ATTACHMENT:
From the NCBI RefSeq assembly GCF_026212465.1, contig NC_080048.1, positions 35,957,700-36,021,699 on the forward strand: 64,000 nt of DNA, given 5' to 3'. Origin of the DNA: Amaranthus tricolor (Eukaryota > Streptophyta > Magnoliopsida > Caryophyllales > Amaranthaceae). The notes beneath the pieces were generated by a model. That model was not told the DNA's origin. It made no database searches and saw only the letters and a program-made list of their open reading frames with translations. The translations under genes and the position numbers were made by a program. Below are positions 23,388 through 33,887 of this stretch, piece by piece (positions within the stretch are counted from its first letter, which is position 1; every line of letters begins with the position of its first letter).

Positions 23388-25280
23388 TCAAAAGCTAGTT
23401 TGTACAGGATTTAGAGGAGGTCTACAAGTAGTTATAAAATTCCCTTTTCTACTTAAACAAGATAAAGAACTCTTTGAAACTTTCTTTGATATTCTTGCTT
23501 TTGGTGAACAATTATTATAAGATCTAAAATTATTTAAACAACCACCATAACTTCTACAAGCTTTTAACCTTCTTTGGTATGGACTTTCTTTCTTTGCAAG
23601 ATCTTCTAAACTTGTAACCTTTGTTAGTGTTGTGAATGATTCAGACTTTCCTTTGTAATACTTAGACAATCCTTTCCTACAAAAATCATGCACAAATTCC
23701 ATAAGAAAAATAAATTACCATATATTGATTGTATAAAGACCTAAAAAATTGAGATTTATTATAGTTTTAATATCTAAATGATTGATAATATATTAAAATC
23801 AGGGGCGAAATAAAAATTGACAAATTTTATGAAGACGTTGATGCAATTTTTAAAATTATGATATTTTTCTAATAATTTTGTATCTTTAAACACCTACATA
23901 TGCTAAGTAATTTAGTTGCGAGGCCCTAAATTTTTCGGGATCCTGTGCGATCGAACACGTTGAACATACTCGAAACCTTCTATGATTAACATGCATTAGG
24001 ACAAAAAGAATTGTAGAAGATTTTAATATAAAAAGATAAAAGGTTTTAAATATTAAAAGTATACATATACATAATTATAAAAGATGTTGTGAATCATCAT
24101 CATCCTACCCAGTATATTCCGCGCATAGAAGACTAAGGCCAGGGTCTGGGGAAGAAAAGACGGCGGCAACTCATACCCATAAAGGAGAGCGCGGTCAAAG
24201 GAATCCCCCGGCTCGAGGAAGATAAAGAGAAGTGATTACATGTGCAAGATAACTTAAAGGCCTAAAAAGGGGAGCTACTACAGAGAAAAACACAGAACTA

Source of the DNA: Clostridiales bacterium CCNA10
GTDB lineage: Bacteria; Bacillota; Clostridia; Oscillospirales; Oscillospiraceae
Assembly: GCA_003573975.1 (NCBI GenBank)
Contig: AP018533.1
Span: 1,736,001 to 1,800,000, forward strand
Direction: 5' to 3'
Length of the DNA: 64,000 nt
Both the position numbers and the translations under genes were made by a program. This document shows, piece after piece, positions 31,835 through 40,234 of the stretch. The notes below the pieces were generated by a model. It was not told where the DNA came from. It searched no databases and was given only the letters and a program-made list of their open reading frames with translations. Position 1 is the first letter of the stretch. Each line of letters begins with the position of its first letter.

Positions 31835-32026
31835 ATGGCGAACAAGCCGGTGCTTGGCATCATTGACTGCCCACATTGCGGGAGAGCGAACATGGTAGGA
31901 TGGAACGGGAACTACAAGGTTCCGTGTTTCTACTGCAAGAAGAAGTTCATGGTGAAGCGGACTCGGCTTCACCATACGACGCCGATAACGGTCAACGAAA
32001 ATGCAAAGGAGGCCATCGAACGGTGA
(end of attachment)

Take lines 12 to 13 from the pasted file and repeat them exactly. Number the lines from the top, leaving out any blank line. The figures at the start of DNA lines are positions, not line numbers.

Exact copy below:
24201 GAATCCCCCGGCTCGAGGAAGATAAAGAGAAGTGATTACATGTGCAAGATAACTTAAAGGCCTAAAAAGGGGAGCTACTACAGAGAAAAACACAGAACTA

Source of the DNA: Clostridiales bacterium CCNA10